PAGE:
FOR MOST of this century the Loder family has been synonymous with West Sussex gardening. Members of its various branches have owned tremendous gardens at Leonardslee near Horsham, High Beeches near Handcross and Wakehurst near Haywards Heath. While all three survive and flourish, only Leonardslee remains in the family's ownership, due largely to the commitment and sensible management of Sir Giles Loder.
The names Loder and Leonardslee are familiar to gardeners all over the world who may never have been near the garden to which Loder devoted much of his life; for both are attached to several varieties of rhododendron. One, Leonardslee Giles, was specifically named for the baronet who inherited the estate when he was only five, kept it going during the testing middle years of the century and continued the work on rhododendrons that his grandfather Sir Edmund Loder, the second baronet, had pioneered.
To grow rhododendrons successfully you need a large woodland garden on acid soil. To create such a garden is one kind of achievement: to sustain and embellish it in adverse economic conditions is another, requiring immense reserves of patience and dedication.
Giles Loder had those qualities in abundance. Born at the beginning of the First World War, he scarcely knew his father, Captain Robert Loder, Sir Edmund's eldest son, who was killed in action. The baronetcy passed directly to Giles when Sir Edmund died in 1920.
While he was at Eton and Trinity College, Cambridge, in the inter-war years, his mother Muriel ran the estate. His lifelong fascination with machines led him to take an Engineering degree at Cambridge, where he also became interested in sailing and boat design. When the Second World War broke out he was first commissioned in the Surrey and Sussex Yeomanry but was moved to the Vosper shipyards to work on the technical and design aspects of new vessels for the Royal Navy.
A few months before the war he had married Marie Symons-Jeune, the daughter of Captain Bertram Symons-Jeune, a 1930s garden designer best known for his work on naturalistic rockeries. Her inherited expertise and interest in horticulture made her an invaluable partner when, returning from the war, he devoted himself full-time to running the garden and the estate.
Loder never lost his interest in sailing and owned several boats, continuing as an active yachtsman until he was obliged to give it up at 65. Family holidays with their two sons would often involve navigating the waterways of Europe. A member of the elite Royal Yacht Squadron, he was a regular at the Cowes regatta, where he sometimes skippered the 12-metre yacht Kaylena, belonging to a friend.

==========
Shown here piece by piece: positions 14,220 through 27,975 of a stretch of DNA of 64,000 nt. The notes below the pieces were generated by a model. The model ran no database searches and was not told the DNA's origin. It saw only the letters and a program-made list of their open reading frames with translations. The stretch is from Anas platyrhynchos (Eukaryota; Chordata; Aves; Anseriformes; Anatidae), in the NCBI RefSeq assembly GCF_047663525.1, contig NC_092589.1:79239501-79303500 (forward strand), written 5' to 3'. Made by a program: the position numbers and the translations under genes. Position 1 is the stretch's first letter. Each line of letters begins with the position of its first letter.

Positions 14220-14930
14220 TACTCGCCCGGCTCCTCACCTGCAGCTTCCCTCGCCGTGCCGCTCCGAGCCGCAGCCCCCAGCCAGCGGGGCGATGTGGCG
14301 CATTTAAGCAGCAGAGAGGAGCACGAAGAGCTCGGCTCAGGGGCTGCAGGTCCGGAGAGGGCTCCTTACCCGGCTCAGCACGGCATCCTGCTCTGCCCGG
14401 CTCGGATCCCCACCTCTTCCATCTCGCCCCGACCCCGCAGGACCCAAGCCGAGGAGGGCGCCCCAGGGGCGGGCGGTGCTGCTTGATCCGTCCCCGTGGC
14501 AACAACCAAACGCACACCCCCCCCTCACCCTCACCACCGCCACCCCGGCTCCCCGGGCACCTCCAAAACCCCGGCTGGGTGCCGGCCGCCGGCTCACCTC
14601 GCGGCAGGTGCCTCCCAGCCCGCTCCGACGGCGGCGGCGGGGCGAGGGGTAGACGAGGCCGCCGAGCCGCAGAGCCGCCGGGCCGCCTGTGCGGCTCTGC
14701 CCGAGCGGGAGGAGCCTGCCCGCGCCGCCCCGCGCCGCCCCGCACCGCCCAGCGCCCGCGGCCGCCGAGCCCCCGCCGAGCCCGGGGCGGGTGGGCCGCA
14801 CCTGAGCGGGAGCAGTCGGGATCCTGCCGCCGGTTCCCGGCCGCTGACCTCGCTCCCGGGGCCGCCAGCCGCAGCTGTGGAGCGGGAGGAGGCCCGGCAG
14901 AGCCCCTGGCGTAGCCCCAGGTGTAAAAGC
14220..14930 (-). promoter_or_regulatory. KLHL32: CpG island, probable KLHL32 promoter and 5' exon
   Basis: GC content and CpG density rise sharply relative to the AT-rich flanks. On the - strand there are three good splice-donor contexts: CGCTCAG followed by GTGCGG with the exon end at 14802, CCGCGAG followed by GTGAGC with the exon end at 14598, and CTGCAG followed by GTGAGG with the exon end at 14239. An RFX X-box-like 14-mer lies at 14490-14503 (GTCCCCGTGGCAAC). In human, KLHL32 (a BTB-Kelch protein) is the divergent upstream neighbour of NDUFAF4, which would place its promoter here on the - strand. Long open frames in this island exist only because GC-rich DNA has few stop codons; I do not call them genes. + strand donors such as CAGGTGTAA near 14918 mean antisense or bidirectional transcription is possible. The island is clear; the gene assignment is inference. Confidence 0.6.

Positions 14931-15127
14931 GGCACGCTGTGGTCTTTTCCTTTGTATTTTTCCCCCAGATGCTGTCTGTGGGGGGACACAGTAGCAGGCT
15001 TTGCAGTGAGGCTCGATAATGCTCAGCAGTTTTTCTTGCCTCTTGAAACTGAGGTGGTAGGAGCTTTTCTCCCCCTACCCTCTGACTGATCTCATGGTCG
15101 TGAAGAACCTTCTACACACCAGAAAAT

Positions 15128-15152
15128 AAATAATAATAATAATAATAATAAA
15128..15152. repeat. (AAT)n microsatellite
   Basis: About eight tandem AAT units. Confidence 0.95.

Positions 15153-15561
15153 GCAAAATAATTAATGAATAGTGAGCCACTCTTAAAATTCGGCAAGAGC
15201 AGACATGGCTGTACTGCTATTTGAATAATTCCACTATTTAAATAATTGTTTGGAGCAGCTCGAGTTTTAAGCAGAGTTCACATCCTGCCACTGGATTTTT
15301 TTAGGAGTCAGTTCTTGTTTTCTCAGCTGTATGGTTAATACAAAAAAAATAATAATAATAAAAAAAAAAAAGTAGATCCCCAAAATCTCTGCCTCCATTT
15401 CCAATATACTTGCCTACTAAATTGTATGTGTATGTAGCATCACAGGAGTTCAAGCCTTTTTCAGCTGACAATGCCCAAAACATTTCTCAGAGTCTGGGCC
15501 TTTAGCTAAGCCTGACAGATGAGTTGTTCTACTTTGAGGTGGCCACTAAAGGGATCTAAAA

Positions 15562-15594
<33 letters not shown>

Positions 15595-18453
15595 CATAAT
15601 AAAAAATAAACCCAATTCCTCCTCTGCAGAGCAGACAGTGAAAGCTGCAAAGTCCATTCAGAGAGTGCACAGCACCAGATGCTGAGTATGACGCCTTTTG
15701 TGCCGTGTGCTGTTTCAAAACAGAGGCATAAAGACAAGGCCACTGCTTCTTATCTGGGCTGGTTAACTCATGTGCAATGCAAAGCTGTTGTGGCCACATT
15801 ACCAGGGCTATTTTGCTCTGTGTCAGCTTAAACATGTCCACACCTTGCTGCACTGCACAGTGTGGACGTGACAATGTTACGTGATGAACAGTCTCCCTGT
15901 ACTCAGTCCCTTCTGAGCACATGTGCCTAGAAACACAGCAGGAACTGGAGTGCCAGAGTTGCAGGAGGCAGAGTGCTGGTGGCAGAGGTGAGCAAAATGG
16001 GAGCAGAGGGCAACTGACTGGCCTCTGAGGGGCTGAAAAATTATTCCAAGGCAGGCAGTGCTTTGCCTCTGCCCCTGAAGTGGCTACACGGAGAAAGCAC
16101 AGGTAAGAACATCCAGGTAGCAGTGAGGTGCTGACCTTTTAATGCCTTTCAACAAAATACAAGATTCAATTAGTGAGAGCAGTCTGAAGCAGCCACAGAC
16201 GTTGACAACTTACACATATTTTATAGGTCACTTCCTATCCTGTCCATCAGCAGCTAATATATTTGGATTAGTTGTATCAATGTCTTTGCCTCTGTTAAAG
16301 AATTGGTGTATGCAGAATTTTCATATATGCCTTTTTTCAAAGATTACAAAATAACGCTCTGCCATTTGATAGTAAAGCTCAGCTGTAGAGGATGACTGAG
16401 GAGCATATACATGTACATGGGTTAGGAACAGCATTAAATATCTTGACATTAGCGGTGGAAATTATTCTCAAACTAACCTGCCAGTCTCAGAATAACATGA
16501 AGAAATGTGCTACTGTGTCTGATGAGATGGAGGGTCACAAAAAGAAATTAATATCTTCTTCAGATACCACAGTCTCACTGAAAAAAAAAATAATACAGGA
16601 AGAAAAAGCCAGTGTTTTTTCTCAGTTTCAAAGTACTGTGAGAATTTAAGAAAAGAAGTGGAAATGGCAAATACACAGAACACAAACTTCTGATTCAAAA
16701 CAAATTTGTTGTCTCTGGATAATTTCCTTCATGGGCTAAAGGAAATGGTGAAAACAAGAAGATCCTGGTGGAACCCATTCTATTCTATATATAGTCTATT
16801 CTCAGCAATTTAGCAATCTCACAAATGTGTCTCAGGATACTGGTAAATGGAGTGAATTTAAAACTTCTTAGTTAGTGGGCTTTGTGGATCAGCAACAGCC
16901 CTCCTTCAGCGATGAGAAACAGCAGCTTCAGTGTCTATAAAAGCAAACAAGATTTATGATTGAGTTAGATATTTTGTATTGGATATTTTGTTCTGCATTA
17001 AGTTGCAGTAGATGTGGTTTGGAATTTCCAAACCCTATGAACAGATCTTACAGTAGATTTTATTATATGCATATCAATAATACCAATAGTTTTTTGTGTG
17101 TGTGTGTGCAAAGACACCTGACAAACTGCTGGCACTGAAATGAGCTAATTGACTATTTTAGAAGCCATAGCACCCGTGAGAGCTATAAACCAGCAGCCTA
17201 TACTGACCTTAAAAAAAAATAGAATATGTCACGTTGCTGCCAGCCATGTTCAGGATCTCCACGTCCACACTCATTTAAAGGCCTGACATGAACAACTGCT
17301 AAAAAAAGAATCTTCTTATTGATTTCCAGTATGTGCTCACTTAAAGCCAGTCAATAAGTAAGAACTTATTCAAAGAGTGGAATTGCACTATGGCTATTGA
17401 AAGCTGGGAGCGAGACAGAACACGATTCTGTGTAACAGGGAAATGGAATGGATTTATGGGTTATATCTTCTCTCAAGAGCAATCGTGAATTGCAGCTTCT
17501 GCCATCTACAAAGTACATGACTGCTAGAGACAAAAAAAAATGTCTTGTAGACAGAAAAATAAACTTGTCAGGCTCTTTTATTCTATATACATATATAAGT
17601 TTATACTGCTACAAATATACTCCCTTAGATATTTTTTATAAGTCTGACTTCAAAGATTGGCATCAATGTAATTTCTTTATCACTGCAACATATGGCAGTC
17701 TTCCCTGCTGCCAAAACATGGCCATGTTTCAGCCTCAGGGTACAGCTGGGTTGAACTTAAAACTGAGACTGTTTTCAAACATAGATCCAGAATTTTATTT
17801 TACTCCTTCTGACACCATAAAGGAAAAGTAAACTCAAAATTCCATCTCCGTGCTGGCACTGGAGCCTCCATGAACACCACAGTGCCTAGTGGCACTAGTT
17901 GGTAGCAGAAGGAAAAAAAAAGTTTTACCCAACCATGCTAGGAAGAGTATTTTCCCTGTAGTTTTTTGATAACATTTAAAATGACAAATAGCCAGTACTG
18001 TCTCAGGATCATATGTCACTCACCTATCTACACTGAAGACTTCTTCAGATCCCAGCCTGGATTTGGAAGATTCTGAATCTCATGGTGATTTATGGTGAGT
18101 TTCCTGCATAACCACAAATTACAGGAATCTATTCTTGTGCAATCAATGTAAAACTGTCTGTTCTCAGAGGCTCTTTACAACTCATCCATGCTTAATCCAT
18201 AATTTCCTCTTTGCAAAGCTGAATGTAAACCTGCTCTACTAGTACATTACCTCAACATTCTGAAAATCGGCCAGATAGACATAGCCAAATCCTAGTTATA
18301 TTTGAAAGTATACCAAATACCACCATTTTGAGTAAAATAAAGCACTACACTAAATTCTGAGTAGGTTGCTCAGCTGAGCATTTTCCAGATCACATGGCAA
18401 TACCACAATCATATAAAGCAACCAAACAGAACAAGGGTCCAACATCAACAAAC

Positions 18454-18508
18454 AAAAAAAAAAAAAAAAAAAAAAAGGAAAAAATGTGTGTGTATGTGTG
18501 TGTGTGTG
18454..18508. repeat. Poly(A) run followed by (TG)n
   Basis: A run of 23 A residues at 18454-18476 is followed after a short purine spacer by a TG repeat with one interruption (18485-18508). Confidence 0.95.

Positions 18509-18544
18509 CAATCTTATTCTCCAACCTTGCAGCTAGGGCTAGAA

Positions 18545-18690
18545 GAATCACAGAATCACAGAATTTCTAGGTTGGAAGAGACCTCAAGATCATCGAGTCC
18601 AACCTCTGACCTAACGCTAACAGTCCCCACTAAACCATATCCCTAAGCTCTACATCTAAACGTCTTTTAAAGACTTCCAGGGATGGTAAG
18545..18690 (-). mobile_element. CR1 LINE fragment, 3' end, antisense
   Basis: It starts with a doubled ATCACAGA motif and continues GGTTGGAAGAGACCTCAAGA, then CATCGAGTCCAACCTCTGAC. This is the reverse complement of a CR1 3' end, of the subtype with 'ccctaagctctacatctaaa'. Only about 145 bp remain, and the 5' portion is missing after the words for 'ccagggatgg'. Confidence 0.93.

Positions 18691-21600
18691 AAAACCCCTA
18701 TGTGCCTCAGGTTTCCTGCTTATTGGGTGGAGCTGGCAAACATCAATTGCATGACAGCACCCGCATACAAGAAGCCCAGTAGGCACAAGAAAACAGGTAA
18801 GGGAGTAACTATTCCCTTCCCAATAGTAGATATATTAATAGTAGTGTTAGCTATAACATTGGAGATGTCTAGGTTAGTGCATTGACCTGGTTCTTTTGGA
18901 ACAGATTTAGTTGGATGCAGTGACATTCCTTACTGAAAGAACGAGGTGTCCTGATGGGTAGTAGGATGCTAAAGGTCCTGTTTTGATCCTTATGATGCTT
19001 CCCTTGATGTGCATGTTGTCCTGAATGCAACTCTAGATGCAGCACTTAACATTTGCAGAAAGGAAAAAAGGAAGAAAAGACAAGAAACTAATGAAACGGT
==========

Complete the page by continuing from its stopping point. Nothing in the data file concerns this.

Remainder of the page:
At Leonardslee, Giles and Marie Loder decided to enhance the plantings of rhododendrons and magnolias by introducing hundreds of new varieties of camellias, which they especially enjoyed. They built two large greenhouses so that they could extend the range to tender varieties. Both sat on many RHS committees and were holders of the Victoria Medal of Honour, the highest accolade of the RHS.
His was a tremendous presence in the circle of knowledgeable enthusiasts drawn to rhododendrons and in 1997 he had the odd distinction of winning the society's Loder Cup for his work on the shrub - an award instituted by one of the Wakehurst Loders. He also won prizes for his pedigree Red Poll and Dexter cattle.
Leonardslee was created by Sir Edmund Loder in the 1890s in a lovely valley embracing a series of hammer ponds used in iron smelting in the 16th and 17th centuries, when that was the area's principal industry. Although essentially a late spring garden it is popular throughout the summer months, when visitors enjoy looking out for the wallabies who live in the valley and help keep the grass trimmed.
When, in 1981, Giles and Marie Loder moved to Cuckfield, they handed over the estate to their younger son, Robin, because his elder brother, Edmund, was more interested in training and breeding racehorses. The family tradition is being maintained by Robin's son Christopher, who runs a nursery on the estate.
Giles Loder took a keen interest in birdwatching. He and his wife would go on ambitious journeys to the Amazon or the Antarctic to look at the wild life. They were on one such trip in October 1987 when a hurricane tore through the south-east of England and did so much damage to Leonardslee and other gardens.
Giles Rolls Loder, gardener: born London 10 November 1914; succeeded 1920 as third Bt; married 1939 Marie Symons-Jeune (two sons); died Haywards Heath, West Sussex 24 February 1999.
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